Have you ever played the game telephone? If you don’t know the game, it is when one person whispers a message to another, which is passed through a line of people until the last player announces the message to the entire group. If you have, then I am sure you discovered that it is almost impossible to keep the story intact from beginning to end. The game is an interesting teaching tool, as it shows children (and adults) how easily and unreliably gossip can spread.
As a historian and genealogist, I often reminisce about the telephone game, because it was my first encounter with record assessment. Even as a young child, it was clear to me that the closer one was to the original source, the more reliable the information. And, as I grew up and began working with historical documents, this lesson continued.
As a genealogist on the reference desk at NEHGS, and now as Director of Research Services, I always recommend researching with an original record. Never accept transcriptions as an acceptable resource, as the original is always better. Additionally, it is important to know whether you are looking at the original record, or a copy of the original. Yes, some records that look original are actually copies: vital records, deeds, and probate and census records, to name a few.
Of all of the record types, the census hit me the hardest. I never imagined that the United States Federal Census could be a copy of the original enumeration:
From 1790 to 1880, the United States Federal Census was copied, either two or three times, and filed once in its respective county and second on the federal level. As a result, the census records that you see today, either on microfilm at the National Archives or digitally on Ancestry.com, are the census sheets that were forwarded along to the federal government. These federal records may be the original enumerations, or one of the copies made. Generally it is impossible to tell whether the federal copy is an original or a copy, but in some cases it is possible to note the differences.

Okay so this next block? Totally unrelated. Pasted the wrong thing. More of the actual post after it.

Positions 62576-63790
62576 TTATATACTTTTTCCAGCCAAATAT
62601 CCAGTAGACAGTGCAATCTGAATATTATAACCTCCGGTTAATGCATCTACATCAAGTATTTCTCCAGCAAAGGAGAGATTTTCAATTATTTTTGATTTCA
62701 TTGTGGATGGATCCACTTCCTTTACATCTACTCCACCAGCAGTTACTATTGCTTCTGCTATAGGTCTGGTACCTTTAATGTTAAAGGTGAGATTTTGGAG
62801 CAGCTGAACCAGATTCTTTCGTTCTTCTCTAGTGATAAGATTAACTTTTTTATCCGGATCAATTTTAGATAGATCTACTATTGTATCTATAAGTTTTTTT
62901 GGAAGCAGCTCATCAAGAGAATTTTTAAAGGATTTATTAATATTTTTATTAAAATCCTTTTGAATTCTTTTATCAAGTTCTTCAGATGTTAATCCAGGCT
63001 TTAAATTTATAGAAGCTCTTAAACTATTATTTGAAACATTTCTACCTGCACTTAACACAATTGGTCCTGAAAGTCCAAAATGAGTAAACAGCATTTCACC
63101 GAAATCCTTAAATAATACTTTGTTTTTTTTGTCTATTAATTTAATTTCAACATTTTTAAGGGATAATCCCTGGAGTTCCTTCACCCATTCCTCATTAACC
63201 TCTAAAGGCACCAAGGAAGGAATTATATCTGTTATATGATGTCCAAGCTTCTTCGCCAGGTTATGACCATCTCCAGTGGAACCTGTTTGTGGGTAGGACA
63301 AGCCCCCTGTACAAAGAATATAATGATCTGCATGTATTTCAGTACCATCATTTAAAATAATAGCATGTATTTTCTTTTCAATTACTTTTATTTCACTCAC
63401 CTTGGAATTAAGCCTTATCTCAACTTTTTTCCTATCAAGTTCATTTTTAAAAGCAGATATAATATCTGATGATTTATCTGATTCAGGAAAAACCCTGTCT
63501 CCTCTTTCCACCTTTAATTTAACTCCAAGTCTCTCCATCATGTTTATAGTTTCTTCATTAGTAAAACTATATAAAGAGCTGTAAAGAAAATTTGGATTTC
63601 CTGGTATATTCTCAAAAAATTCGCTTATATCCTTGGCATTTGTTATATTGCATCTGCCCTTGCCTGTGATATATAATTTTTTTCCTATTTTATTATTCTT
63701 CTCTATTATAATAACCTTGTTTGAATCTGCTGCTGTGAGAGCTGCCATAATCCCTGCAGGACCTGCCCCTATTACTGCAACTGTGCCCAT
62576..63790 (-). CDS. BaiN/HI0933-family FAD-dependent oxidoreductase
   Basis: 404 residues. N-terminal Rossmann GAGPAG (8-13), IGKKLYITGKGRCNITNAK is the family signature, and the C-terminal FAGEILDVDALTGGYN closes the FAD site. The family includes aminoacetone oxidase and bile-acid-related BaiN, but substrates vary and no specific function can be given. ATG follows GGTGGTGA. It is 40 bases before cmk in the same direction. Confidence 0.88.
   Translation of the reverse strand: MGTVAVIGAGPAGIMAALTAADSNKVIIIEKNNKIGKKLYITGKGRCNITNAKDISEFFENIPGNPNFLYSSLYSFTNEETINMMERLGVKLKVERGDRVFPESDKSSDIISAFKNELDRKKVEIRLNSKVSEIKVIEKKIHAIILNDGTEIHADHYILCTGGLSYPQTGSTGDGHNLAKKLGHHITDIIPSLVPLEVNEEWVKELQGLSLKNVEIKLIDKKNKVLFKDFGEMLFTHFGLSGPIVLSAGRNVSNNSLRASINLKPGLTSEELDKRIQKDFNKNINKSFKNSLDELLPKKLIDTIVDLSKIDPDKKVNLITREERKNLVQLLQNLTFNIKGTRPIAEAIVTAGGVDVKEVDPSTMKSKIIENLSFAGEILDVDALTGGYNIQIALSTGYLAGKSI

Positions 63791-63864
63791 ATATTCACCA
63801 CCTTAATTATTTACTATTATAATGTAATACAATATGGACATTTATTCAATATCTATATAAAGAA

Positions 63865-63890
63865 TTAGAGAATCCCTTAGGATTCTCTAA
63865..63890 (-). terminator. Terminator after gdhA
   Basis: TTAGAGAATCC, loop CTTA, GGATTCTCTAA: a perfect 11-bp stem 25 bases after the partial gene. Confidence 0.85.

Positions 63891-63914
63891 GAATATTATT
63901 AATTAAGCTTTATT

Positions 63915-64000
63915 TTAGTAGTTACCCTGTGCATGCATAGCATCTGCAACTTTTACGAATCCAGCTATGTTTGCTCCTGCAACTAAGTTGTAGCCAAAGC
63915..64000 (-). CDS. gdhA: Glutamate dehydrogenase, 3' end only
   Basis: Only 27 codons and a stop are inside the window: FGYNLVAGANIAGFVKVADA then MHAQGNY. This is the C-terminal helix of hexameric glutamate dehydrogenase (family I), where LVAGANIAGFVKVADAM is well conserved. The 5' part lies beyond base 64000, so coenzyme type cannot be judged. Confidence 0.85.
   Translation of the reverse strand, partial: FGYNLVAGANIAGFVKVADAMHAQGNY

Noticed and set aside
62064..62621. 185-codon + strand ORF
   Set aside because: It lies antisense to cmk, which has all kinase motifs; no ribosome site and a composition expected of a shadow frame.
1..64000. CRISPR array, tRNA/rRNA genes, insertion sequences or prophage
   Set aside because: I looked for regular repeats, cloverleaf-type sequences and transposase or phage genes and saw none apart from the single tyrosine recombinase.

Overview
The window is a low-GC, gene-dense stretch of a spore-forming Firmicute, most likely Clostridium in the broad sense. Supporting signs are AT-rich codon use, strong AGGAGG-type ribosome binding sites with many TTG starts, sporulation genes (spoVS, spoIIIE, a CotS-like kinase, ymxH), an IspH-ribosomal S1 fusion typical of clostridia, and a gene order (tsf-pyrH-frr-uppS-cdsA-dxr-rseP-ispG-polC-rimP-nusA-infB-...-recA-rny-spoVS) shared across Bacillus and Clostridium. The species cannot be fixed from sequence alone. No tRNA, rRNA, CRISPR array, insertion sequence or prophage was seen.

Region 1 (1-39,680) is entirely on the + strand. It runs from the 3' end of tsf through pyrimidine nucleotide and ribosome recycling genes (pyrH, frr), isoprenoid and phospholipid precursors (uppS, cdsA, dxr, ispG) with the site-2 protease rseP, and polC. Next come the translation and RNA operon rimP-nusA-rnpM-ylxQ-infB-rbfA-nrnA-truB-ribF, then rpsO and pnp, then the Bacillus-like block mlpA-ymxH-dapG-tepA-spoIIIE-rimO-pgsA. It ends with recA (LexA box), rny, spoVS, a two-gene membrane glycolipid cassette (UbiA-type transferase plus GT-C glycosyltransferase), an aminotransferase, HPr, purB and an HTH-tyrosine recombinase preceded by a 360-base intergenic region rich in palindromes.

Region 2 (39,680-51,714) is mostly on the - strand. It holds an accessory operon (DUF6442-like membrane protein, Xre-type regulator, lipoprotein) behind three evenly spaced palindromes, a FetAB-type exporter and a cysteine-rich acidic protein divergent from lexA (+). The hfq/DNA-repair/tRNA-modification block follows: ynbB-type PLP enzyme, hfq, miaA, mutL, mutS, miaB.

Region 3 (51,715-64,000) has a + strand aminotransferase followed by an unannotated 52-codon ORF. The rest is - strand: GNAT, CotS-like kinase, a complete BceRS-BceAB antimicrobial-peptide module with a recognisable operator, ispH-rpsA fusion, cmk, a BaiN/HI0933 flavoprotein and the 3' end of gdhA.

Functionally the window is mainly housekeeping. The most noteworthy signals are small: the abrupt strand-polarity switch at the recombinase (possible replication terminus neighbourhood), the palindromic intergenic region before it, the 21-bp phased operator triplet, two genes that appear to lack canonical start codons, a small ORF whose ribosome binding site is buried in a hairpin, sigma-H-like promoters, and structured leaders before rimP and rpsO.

- The first, and most obvious, is to note the order in which names are listed. If names are in alphabetical order, or grouped by the first letter of surname, then it is safe to say that the enumeration is a copy of the original. I’ve seen this most often with the earlier censuses (1790–1820), as census enumerators were required to hang two copies of the census in “two of the most public places” so the public could check for accuracy.
- Later censuses (1830–1880) were copied by someone other than the original enumerator. Therefore, to assess whether the federal copy was an original or a copy, look at the census returns for the whole county. If the handwriting is the same for each town, then it is probable that you are looking at a copy.
- Find the original, either at the county level or on microfilm. For example, some county copies of the United States Federal Census have been microfilmed by the Family History Library. If you are able to locate the county copies, you can the compare them to the federal records. Generally speaking, the original enumerations will have additional information compared to the federal copy.
See, for example, these two returns from Washington County, Maine (1860):
Note that the county copy (above) included the name of Robert M. Alley, with the notation “omit–prisoner”; the Federal copy (below) drops Robert altogether.
In this case the original record provided more information than the federal copy. Therefore, it is essential, when working with any record, for researchers to seek out an original. Like the game of telephone, the original source will always provide more accurate information than the repeated version.
If you would like to know more about the hidden gems of the US Federal Census, please see my webinar.